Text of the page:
Rajesh Shah loves Alphonso mangoes, and it is this love that stopped him from felling old trees planted by his grandfather. Instead, he used the ‘girdling’ technique that is quite popular with mango farmers in Gujarat.
When Mango trees grow old and are unable to produce a substantial number of fruits they are considered to be ‘senile’. In such situations, most orchard owners prefer to give them the axe and plant new ones instead. However, Valsad farmer in Gujarat and orchard owner, Rajesh Shah, has a rather unique technique which is a saving grace for such trees.
He has mastered a technique that makes them productive once again called — girdling.
Shah (61) has made mango trees, as old as 125 years, bear abundant fruit. They now stand majestically with their sprawling canopies on his farm in village Fansa of Umargam taluka, 45 km from Valsad.
Standing under a ‘girdled’ tree with mangoes hanging from wire-thin stems, Shah bags the low-hanging fruits to prevent them from sunburn, and says, “Hapoos (Alphonso) begins fruiting from the third year onwards, and by the age of 35 they either fruit once every two years or produce fewer numbers, making them a suitable candidate for girdling.”
Shah’s mango orchard is spread on 65 acres with two varieties taking prominence, namely Alphonso and Kesar. Initially planted by his grandfather, Magan Lal Shah, the orchard is home to 100 trees that are 125 years old and another 500 which are close to 80. The Shahs, originally from Rajasthan, immigrated to Valsad around 180 years ago. The family continues to live in the ancestral house in Biliya village that itself is over a century and a half old. Here he lives with his wife; both their son and daughter are chartered accountants and make a living in Mumbai.
Shah discontinued his studies after class 10, as he was “unable to cope up in an English medium school”. Now, he drives his Alto 6 km away from his home to visit his orchard daily.
A farmer since the age of 15, Shah fertilises the trees post-harvest with huge quantities of dry cow dung, having created rings around the base of the trunk. An Alphonso lover himself, he planted 300 of them in 1973, 900 in 2006 and three years later added another 1,700 seedlings, along with a handful of Payari and Mulgova varieties.
In 2020, he harvested 2,30,000 kgs of mangoes but feels this year’s harvest will be much less considering the long stretch of rainy days since the last monsoon.
Explaining the idea of girdling, Shah says he was inspired by a Gujjar folklore about reviving aged fruit-bearing trees by making a hole in its trunk. “I began experimenting with the technique in 1996 and mastered the technique only by 2011,” he informs. “This year I have girdled 75 branches.”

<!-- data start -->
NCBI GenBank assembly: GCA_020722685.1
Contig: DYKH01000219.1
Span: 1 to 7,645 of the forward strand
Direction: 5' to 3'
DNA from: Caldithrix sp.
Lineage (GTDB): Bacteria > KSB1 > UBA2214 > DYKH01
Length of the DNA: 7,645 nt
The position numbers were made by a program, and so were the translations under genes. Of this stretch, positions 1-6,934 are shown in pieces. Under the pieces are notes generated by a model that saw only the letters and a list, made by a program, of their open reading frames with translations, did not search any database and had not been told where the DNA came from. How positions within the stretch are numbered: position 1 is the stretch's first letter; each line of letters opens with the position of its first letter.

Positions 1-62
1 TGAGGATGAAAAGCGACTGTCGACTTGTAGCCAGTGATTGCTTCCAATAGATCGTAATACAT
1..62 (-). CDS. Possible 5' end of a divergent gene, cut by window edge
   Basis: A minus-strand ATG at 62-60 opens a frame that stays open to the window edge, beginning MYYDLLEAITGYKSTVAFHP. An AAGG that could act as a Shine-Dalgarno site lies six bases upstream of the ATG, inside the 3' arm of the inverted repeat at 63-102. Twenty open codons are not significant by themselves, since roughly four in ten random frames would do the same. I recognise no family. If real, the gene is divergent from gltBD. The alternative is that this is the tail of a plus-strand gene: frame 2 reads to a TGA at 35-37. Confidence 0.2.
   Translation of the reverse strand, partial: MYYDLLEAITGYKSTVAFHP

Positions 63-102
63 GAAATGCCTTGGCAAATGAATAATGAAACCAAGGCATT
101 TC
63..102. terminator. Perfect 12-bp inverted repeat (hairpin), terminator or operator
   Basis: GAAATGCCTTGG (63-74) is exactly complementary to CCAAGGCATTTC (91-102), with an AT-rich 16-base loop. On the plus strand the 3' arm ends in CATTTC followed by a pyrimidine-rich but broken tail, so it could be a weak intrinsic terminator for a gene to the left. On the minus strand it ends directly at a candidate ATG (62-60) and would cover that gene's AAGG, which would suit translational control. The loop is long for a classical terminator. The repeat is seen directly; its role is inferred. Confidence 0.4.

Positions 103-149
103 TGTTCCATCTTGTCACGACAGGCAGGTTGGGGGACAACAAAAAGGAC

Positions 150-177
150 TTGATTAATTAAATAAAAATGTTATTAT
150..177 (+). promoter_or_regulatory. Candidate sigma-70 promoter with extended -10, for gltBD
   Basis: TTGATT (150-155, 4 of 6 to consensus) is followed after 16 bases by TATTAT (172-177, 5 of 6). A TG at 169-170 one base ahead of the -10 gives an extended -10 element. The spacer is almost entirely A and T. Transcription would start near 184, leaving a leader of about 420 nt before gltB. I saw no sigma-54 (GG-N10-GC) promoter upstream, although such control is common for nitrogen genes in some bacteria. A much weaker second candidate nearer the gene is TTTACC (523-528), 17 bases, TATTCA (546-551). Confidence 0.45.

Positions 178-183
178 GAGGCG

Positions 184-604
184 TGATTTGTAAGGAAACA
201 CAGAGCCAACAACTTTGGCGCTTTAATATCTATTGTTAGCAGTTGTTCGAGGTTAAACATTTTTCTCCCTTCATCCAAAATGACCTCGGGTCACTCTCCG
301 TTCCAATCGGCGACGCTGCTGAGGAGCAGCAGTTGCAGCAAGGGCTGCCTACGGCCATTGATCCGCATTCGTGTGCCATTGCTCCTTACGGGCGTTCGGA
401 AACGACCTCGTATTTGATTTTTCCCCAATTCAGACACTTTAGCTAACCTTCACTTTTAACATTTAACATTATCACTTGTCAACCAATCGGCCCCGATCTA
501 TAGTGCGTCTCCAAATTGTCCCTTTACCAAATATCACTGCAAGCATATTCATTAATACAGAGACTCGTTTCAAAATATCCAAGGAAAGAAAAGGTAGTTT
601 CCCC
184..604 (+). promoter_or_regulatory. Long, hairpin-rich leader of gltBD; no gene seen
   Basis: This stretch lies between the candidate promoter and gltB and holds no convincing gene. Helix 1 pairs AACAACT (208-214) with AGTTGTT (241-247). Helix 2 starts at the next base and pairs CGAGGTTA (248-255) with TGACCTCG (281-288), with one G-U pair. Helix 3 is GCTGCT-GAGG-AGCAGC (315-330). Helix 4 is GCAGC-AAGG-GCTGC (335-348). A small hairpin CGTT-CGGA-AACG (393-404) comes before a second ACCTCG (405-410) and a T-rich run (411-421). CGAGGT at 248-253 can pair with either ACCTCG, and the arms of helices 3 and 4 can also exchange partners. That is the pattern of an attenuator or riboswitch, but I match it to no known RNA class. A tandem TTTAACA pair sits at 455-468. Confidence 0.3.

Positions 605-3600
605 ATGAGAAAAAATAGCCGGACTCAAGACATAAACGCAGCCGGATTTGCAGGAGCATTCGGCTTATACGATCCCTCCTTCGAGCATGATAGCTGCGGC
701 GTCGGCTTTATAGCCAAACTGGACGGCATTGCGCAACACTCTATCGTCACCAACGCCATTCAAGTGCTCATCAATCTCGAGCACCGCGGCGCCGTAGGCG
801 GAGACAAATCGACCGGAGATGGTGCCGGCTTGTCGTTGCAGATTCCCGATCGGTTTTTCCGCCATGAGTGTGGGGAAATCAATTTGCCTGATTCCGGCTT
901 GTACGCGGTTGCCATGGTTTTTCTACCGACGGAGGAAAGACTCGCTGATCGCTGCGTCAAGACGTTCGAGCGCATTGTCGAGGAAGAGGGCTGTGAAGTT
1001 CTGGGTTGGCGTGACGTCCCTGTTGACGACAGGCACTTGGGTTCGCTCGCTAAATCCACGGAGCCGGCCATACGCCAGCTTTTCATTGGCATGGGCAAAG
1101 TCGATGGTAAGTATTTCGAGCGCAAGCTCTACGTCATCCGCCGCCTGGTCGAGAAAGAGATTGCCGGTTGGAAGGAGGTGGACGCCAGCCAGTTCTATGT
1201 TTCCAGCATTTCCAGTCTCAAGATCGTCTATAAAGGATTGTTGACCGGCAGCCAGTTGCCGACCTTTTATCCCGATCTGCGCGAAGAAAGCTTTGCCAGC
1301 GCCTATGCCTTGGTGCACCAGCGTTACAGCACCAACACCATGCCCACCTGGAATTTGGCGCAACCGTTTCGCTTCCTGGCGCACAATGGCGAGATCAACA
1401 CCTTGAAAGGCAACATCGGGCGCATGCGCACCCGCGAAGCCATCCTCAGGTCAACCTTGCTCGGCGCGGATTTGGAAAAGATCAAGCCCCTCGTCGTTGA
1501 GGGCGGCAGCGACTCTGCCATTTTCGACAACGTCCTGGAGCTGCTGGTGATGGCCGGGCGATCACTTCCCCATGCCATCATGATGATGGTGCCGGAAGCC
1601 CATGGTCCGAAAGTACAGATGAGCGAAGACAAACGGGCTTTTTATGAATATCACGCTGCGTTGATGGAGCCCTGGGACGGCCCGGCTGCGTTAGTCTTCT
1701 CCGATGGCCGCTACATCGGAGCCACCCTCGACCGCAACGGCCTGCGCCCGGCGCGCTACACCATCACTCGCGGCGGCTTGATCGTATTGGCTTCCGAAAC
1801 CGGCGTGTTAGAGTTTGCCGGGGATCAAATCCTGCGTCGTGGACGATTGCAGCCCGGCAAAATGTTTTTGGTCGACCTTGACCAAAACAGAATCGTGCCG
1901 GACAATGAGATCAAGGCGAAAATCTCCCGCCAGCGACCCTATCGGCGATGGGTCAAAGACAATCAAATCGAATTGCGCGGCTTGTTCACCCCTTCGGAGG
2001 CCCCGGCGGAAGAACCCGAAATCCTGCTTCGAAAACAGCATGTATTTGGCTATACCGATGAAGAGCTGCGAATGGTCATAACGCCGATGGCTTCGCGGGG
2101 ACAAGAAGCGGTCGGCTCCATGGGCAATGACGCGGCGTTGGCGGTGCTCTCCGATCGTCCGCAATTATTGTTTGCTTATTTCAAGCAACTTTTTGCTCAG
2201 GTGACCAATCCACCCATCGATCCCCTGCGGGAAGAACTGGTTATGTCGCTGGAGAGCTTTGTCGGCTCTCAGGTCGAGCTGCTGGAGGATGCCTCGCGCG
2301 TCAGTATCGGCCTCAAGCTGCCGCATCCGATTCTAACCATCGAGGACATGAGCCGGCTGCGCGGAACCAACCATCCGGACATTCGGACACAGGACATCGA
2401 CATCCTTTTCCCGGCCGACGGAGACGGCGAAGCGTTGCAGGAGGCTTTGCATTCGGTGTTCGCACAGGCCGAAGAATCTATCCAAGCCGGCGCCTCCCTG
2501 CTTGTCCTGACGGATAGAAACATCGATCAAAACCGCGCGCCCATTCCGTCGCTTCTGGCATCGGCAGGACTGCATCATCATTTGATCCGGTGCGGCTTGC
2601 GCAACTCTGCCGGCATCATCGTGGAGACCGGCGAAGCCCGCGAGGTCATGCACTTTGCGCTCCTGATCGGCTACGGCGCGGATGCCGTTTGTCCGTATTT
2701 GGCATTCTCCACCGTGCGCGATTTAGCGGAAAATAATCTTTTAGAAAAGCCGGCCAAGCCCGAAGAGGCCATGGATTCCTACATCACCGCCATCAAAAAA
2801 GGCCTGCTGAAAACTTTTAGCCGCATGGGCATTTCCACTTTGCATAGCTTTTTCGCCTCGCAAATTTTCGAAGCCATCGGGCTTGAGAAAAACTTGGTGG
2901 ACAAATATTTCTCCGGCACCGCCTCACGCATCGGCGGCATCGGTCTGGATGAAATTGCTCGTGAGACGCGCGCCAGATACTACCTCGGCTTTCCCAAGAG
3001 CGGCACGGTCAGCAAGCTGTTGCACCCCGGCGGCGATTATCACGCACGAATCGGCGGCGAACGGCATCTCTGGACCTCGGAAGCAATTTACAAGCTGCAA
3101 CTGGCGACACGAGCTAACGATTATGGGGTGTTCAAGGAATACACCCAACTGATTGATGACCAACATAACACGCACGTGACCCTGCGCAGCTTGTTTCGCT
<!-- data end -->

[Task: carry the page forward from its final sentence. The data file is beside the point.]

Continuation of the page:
Girdling or ring-barking refers to the removal of a complete ring of the bark from a stem, branch or trunk. A horticultural method, it forces fruit-bearing plants to produce bigger and sweeter fruit.
Using a clean, sharp knife, an inch-long ring of the bark is cut away and the section is treated with a paste made of geru mitti and pesticide to prevent infection. If done correctly, these repairs will provide a path for critical sugars. In time, the tree will grow new layers that will cover the cut. Shah performs the girdling procedure around Diwali when the humidity level is around 70 per cent.
According to Shah, girdling should be performed on trees that are aged 35 years and above and on branches that are at least 15 to 20 ft above the ground. “The branch should have a minimum girth of 30cms,” he says.
Elaborating on the science behind girdling, Suman Shankar Gavit, former joint Director of Agriculture, Gujarat, and one who has been familiar with Shah’s technique since the late ’90s says it is a proven technology and replicated in several orchards in the State. “Girdling blocks the path of sugars headed elsewhere and forces it to go in the fruit on the branches above the cut. Following girdling, it has been observed, the fruit grows bigger and tastes sweeter,” he informs.
For his innovation, Shah was conferred the ‘Krushi Na Rushi’ title by the Gujarat government in 2006, the Sardar Patel Agriculture Research Award in 2009 by the Union Agriculture Ministry and the latest being IARI (Indian Agriculture Research Institute) Innovative Farmer Award in 2018.
Shah says the technique seems simple but caution needs to be taken while executing it, as a wrong move could ultimately lead to the death of a giant and sprawling tree.
(Edited by Yoshita Rao)